10 Consider the element of area dA = dr’ L. The magnetic flux through this area  dΦB = B dr’ L, where B at the position of the area = µoi/2 πr’. So  dΦB = µoILdr’/2 πr’ and ΦB = ∫ µoILdr’/2 πr’ from r’ = r to r’ = (r + w).  Emf = -dΦB/dt = -µoIL/2 π{r/(r + w)} {r(1) - (r+w)(1)}/r2(dr/dt), where dr/dt = v. Emf = (µoIL/2 π) {wv/r(r + w)}. Iinduced = Emf/R = (µoIL/2 πR) {wv/r(r + w)}. The magnetic field lines due to the very long current carrying wire are into the page in the region of the loop. As the loop moves away from the wire the magnetic flux inside the loop decreases. To oppose the change that produced it, the induced current in the loop is in a clockwise sense producing magnetic field lines into the page.
 11 The magnetic field inside the solenoid is B = µonI. The number of loops in a length λ is n λ; each loop has a flux πR2B, where R is the radius of the solenoid. The flux through all the loops in a length λ is ΦB = πR2µon2I λ. The inductance L = ΦB/I = πR2µon2 λ. The inductance per unit length is πR2µon2. L = πR2µon2 λ= π(2 x 10-2 m)2(4 πx 10-7 N/A2)(2 x 103 m-1)2(1 m)    = 6.32 x 10-3 V/(A/s) = 6.32 x 10-3 V/(A/s) = 6.32 x 10-3 H. Emf = LdI/dt = 6.32 x 10-3 V/(A/s) (3.0 x 102 A/s) = 1.9V.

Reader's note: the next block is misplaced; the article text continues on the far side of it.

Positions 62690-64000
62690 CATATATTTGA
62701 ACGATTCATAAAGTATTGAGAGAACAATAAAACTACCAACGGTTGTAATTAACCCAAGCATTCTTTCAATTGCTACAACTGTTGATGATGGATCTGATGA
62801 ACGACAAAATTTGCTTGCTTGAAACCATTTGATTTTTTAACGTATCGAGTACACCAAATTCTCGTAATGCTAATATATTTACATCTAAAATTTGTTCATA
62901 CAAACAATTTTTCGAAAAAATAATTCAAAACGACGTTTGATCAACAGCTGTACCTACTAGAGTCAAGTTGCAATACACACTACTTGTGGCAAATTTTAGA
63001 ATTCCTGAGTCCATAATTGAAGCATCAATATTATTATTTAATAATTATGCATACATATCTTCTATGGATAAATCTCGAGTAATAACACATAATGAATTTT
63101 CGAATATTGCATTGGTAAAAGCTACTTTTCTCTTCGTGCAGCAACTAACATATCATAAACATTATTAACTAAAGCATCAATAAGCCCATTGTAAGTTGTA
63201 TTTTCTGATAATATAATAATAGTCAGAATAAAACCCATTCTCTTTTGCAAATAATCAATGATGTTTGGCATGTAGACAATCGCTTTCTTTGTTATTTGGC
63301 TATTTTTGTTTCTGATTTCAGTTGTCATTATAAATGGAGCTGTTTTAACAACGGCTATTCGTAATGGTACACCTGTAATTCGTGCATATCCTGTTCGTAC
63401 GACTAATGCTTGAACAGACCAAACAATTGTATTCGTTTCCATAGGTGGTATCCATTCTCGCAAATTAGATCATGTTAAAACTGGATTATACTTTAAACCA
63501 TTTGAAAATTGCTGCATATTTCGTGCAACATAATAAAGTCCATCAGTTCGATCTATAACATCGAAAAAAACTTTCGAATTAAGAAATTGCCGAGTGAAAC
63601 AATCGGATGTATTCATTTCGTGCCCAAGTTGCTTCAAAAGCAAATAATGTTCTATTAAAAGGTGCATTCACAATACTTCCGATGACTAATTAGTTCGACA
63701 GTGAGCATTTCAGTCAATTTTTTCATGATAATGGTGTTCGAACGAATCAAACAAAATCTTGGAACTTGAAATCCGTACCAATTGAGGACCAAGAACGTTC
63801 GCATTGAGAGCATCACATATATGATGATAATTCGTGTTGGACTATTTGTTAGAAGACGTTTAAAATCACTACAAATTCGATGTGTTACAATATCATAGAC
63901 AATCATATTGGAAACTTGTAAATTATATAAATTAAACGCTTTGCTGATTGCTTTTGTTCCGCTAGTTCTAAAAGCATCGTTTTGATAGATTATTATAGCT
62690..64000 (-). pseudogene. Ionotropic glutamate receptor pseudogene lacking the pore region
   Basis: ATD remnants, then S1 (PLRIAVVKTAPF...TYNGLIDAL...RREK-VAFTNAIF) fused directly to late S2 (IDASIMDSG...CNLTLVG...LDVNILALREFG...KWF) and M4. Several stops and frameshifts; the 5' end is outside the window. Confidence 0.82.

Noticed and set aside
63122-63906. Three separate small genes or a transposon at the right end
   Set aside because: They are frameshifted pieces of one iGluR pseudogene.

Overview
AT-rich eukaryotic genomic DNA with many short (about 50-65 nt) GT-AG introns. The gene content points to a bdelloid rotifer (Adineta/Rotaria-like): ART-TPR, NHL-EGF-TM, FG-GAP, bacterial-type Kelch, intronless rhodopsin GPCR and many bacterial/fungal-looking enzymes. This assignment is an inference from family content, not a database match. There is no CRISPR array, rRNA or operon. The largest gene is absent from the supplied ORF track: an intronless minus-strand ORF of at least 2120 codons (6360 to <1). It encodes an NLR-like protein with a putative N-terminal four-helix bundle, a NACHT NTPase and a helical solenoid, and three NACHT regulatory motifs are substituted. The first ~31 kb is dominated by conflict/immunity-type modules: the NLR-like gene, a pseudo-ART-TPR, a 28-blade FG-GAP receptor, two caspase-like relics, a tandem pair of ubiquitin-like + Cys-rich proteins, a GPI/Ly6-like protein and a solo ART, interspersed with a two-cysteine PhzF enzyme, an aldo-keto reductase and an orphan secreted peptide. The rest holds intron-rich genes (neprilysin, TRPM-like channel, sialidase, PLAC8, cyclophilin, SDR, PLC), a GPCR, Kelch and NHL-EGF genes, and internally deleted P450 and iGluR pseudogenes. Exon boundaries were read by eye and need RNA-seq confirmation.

12  Because the field is increasing and it is into the page, the electric field line will be counterclockwise.  Take as a path a circle going counterclockwise with the radius of the circle = r. From symmetry, E, d = 0 and E is constant everywhere around the circle. ∫ E . d = E 2 πr. The magnetic field varies with time but is constant with distance over a circle of radius R. The path of the electric field surrounds a circle of radius r. -d/dt ∫ B . dA = - dB/dt ( πr2) = E 2 π r = -dB/dt πr2 = - d(0.05 s-2 t + 0.4)/dt T πr2. E2 πr = (- 0.1 s –2 t N/A/m) πr2  or E(r,t) =- 0.05 s-2 t N/A-m r E (0.04 m, 4 s) = -0.05(4 )(0.04) N/C = 8 x 10-3 N/C
 13 For build up of the current  I(t) = (Emf/R) (1 - e-Rt/L). As  t  approaches a very large number,  e-Rt/L  approaches zero and I = Imax = (Emf)/R   or   R = (Emf)/Imax = 3.0V/24 A= (1/8) ω. For decay of the current,  I(t) = Imax e-Rt/L. I(0.22s) = 12A = 24 A e-(1/8 Ω)(0.22s)/L. (1/8 ω)(0.22 s) =2.75 x 10-2 (V/A)s. 12A = 24 A e-0.0275 (V/A)s/L or  12/24 = 1/2 = e-0.0275(V/A)s/L. Taking reciprocals of both sides of the equation, 2 = e+0.0275(V/A)s/L. Taking the ln of both sides of the equation gives ln 2 = 0.0275(V/A)s/L. L = 0.0275 (V/A)s/ln 2 = 40 x 10-3 V/(A/s) = 40 mH.
 14 (a) UE = 1/2 q2/C = 1/2 (1.0 x10-4 C)2/(5.0 x 10-6C/V) = 1.0 x 10-3 J. (b) and (c) q/C + L dI/dt = 0  or  L d2q/dt2 + q/C = 0  and  d2q/dt2 + (1/LC)q = 0. Compare with d2x/dt2 + (k/m)x = 0 and see that for q = maximum q = qm at t = 0, q(t) = qm cos 2 πt/T with T = 2 π (1/LC)1/2                                          = 2 π [1/(5.0 x 10-2 V-s/A)(1.0 x 10-4 C/V)]1/2                                          = 2.8 x 103 s. I(t) = Im sin 2 π/T. The electric energy UE = q2/2C is a maximum at t = 0, t = T/2, t = T, and so forth. The magnetic energy UB = 1/2 LI2 is a maximum at t = T/4, t = 3T/4, t = 5T/4, and so forth.